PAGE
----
It’s the 150K household that astounded me more than anything. The rest just seems like standard “life differences” that I’m used to.
I mean, I know people make $150K or more, sure…but I wouldn’t have thought that was average. And given the amount of users TP has, that means a TON of households are making $150K+. Aaaaand that’s where my existential crisis begins.
I personally always figured everyone made roughly $100K-$120K. A quick google search tells me that’s even pretty optimistic as Philadelphia and New York only have 50K and 67K median household incomes, respectively.
So IF you make more than $150K… Good for you! And I hatechu. AND… you lookin’ to adopt? I don’t need much…y’know…just an allowance. Good with dogs and kids.
I dunno, According to this:
That’s still a very well off household in most cities. And of those 15 most expensive cities, only Bethesda Maryland is coming in with a higher median household income. Even the Hamptons in New York clocks in at $125K.
This precisely. It’s the demographic that participates here, apparently (according to Len) and it absolutely sounds like a lot of money, but depending on the personal circumstances and makeup of the family, it really might not be.
This is the problem with raw data, right? It’s just a fact without context.
Yes that was my thought. That’s only $75k per adult and I feel like that’s a pretty reasonable middle class salary for a college educated couple in their midlife unless you’re a teacher and then of course our country hates you and pays you nothing like you deserve, nor do we really respect you. (I come from teachers successively and though it was my preferred career I chose it not because of that observation).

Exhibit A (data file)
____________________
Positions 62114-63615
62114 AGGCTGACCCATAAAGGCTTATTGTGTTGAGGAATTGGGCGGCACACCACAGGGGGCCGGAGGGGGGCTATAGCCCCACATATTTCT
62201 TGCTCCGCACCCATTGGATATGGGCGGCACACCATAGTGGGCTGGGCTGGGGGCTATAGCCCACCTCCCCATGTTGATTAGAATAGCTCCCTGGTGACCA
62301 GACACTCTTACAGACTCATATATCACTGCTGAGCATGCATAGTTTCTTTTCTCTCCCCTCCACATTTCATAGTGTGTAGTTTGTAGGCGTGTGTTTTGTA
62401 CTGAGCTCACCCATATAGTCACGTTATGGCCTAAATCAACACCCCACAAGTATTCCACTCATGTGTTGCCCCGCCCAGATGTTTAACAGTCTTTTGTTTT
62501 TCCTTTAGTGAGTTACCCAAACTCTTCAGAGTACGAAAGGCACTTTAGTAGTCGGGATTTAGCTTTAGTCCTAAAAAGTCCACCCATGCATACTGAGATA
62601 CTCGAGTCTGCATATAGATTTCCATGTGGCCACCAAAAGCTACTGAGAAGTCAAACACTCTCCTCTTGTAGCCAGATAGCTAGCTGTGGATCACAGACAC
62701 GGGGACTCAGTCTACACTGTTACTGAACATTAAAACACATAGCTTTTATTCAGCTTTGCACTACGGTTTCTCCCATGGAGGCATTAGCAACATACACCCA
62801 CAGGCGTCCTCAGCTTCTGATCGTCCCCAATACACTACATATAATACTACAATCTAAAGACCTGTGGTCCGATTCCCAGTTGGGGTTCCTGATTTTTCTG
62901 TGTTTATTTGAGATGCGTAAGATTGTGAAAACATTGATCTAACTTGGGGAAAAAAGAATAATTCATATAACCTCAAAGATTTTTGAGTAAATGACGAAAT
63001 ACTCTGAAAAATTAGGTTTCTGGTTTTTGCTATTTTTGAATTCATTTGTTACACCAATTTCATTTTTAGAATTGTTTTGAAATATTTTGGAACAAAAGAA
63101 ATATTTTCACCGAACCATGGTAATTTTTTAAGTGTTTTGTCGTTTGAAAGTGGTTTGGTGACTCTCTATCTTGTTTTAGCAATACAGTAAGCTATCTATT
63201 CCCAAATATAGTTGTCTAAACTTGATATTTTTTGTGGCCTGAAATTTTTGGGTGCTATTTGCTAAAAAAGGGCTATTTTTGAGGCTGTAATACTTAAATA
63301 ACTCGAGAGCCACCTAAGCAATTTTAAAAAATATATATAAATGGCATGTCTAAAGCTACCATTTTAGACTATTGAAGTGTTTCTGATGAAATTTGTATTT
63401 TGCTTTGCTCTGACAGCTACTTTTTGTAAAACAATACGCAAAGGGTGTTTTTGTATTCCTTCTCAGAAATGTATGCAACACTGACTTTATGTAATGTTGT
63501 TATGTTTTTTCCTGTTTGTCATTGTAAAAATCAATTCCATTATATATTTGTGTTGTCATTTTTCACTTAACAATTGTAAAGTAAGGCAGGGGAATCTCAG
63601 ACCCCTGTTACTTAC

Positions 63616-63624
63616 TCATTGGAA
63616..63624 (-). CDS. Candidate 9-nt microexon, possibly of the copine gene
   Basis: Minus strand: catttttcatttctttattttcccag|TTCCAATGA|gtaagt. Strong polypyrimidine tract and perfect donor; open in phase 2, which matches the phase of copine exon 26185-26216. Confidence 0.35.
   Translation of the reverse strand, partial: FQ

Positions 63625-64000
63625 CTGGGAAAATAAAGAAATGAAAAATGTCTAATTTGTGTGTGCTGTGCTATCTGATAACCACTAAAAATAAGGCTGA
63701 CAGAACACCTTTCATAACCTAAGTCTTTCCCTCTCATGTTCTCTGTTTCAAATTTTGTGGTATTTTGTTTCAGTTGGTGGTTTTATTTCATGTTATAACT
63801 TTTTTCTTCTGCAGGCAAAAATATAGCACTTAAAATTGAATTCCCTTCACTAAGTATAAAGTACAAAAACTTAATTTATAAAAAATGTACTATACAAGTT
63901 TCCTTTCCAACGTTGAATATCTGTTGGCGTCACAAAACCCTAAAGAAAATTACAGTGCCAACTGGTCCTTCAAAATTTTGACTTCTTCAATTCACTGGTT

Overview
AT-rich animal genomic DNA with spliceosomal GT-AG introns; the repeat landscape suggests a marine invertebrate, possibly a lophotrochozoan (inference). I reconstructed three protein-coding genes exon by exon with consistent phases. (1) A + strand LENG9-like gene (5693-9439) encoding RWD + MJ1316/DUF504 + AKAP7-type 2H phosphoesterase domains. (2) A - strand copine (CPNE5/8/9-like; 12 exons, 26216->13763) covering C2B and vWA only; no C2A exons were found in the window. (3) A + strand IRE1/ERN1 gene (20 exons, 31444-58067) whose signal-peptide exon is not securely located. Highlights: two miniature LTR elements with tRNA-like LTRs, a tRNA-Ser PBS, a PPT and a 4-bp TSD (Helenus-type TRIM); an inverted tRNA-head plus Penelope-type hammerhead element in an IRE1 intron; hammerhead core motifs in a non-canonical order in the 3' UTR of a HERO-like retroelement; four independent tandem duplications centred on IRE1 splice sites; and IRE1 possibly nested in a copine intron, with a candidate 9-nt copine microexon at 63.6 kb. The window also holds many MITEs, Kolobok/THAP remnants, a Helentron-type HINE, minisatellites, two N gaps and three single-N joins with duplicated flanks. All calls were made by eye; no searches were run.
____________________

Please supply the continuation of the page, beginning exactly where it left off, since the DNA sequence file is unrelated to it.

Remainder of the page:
In good years my parents came out about here with 3 FT jobs between them, and we were the most well off people I knew by a long shot. Bought clothes at a fabric warehouse and ate beans for a week if weather was bad and dad couldn’t work, but also lived in a brick house vs. rented modular, had mostly working vehicles and went to church school. By the time I was 16 my parents had done well enough to buy me a car, even.
Then I got to college with my student loans and scholarships and 3 jobs and met people who didn’t know what “single-wide” meant and had never stepped foot in a Walmart. Their parents had jets and their monthly shopping and beer money budgets were more than my parents made in a month. They stayed in hotels, not campgrounds. Somehow I felt poor.
But the reality is that food and housing insecurity is more and more the norm, not the margins. I was spoiled to grow up like I did, and I knew it. When I graduated I lived in communities more like you’re describing, where everyone is middle class. So at that number ive felt rich, poor and average. Context is huge.
I checked all 5 boxes this time but have been as low as 3 since I joined almost a decade ago.